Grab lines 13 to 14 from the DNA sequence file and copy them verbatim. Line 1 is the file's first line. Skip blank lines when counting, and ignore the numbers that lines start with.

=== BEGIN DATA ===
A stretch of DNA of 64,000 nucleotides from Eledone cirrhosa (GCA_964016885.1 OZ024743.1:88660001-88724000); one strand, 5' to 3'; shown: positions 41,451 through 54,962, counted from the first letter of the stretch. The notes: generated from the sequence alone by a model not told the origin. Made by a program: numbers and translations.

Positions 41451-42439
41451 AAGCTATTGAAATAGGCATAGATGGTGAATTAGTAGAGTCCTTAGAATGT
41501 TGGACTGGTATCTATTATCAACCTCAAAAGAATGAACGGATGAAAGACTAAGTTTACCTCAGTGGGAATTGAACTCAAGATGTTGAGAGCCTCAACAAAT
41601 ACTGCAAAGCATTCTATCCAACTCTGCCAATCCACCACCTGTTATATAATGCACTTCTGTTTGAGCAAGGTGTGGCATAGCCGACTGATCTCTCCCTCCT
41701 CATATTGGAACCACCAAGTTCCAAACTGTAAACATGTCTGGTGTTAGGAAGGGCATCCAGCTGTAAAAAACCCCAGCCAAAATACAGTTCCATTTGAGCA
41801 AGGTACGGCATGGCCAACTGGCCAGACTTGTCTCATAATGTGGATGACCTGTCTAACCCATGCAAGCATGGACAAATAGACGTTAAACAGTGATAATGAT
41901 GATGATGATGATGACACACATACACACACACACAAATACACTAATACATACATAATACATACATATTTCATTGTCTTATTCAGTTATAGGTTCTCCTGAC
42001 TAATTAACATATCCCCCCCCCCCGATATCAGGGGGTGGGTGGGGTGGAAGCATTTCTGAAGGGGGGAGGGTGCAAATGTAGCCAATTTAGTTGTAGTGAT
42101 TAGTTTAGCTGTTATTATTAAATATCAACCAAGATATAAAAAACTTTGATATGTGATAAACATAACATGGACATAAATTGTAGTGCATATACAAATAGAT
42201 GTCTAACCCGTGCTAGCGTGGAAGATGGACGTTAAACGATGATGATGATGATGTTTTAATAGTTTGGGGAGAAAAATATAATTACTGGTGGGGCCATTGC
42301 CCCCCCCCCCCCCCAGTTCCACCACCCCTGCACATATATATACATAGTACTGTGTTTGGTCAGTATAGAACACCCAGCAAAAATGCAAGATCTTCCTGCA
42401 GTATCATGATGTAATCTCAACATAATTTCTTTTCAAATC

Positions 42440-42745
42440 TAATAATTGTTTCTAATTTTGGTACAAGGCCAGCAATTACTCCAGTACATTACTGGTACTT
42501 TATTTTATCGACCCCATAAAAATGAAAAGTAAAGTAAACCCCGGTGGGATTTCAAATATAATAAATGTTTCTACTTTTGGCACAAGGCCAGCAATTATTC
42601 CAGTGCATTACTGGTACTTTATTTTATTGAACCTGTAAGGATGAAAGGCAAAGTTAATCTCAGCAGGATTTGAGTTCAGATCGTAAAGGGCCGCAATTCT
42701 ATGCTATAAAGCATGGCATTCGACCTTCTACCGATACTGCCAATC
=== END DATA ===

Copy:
42401 GTATCATGATGTAATCTCAACATAATTTCTTTTCAAATC

Positions 42440-42745